Before the age of industrial paper production, the Vietnamese made paper by hand from pulp of various trees and plants.
The two most popular types of pulp used were rhamnoneuron and bamboo. The paper made from rhamnoneuron was called ‘do paper’, a distinctly thick paper that can last for centuries without deteriorating. During the dynastic period, dó paper was used only for royal decrees and is still produced today, preserved for cultural and historic purposes.
However, the volume of paper made from bamboo pulp gradually declined, facing extinction. Until four years ago.
Since 2011, artist Phan Hai Bang has been the force behind the resurrection and reinterpretation of the centuries-old bamboo art of papermaking. With the backing of the University of Arts in Hue and the Asian Scholarship Foundation, Bang founded an artist group dedicated entirely to researching old and lost papermaking methods in Vietnam and adapting them to modern times.
In 2012, the group held its first exhibition showcasing the end products of a year of research and work. The exhibition was called The Light of Truc Chi and it was here that the name Truc Chi started gaining attention in the local art and collector community.
“Why did I choose paper made from bamboo and not from rhamnoneuron? Two reasons: Because bamboo is a cultural symbol of the people – not royalty – but the simple, ordinary folks; and because it is cheaper than rhamnoneuron. I would be able to do a lot more using the bamboo than the expensive rhamnoneuron,” says Bang, founder of Truc Chi art garden and project.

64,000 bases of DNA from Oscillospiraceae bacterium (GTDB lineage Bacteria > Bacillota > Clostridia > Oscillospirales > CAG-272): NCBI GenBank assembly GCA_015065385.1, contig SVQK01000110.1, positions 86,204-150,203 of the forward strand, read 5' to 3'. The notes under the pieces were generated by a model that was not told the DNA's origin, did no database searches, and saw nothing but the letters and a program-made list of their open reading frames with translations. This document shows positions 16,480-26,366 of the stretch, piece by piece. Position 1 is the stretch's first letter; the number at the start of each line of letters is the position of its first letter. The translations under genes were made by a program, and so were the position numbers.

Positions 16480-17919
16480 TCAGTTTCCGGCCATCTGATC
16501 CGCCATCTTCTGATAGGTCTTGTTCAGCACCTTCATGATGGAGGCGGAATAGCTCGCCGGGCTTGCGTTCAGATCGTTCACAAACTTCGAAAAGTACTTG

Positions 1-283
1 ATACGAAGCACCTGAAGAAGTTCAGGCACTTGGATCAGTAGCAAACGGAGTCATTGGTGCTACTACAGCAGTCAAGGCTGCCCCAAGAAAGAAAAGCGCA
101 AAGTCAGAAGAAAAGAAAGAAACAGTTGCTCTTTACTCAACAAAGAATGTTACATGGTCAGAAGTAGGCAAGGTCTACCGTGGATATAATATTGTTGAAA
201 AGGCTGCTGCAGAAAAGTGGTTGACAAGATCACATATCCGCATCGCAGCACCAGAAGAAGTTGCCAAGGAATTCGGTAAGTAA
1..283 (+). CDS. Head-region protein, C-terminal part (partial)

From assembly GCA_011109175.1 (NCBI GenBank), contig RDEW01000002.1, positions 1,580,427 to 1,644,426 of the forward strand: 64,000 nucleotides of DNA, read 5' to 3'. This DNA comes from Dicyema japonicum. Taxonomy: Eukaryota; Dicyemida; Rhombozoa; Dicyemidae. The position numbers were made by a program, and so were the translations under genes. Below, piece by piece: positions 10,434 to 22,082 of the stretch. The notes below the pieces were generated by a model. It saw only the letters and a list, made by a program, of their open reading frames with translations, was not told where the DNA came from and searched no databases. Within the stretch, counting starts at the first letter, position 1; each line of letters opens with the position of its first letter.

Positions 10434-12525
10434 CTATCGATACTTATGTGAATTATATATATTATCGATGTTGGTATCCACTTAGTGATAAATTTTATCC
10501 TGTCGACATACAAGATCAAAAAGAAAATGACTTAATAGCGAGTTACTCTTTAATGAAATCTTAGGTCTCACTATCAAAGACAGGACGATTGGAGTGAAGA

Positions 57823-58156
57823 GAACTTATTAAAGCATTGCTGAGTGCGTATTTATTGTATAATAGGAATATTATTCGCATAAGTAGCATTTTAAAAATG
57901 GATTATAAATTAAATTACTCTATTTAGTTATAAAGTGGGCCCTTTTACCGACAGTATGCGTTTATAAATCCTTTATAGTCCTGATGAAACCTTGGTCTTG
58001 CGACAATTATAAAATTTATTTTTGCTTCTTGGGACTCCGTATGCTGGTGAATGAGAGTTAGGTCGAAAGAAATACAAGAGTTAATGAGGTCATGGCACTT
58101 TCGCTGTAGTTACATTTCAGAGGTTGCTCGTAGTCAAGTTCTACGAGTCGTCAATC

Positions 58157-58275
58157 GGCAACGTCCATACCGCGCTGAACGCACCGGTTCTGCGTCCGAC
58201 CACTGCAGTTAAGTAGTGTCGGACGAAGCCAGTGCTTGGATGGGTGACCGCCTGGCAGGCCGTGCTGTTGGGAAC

“‘Truc chi’ means bamboo paper in old Vietnamese dialect. But truc chi is also more than just plain old bamboo paper. If it was just simple bamboo paper, then no matter the quality we would never have been able to make an art exhibition out of it.”
Bang’s distinctive truc chi paper art resulted from his experiments merging different techniques of papermaking and interfering with the paper forming process. In old papermaking methods, the last step is to apply an even amount of pressure over a block of wet paper stock until it becomes a single sheet.
The process traditionally produces flawless sheets with uniform texture. However, since it is done by hand, if the pressure is applied unevenly, irregular shapes will form within the texture and the paper will be labeled unfit for writing.
“What we do is basically bend these irregular shapes to our aesthetics and create art as the paper itself forms,” shares Bang, holding up a piece of truc chi paper whose irregular texture forms a monochrome painting as proof.
“To put it simply, truc chi is where paper is no longer just a blank canvas upon which one creates art. Art already exists within the paper. The artistic process already occurs as the paper forms.”
Bang says this opens up many new art forms and disciplines as paper is the foundation of many forms of ancient arts such as painting or paper crafts, as well as modern arts such as light art.
“Imagine you have been building houses and temples and towers for centuries and one day the mortar and steel with which you have been building with becomes something else, like, say glowing jelly that can reshape and reform and recolor itself to your will. It completely changes everything doesn’t it? Truc chi is exactly like that. In uur first exhibition, we combined truc chi with visual lighting art.”
To date, Bang’s team of artists have created many truc chi works and intricate paintings, some of which are huge tableaus two meters tall, meant to be admired under specific lighting conditions or combined with other art forms. According to Bang, these combinations have been his goal since the beginning. “I’ve never been able to resist the prospect of creating new forms of art.”
This year Bang and his artist team have already held several exhibitions and toured throughout the country to raise awareness of truc chi art. “We’ve barely scratched the surface of what we can do with bamboo paper. New artists come to us and bring with them many new ideas, many new experimentations. I can only guess where we will go next.”
*Images by Ngoc Tran.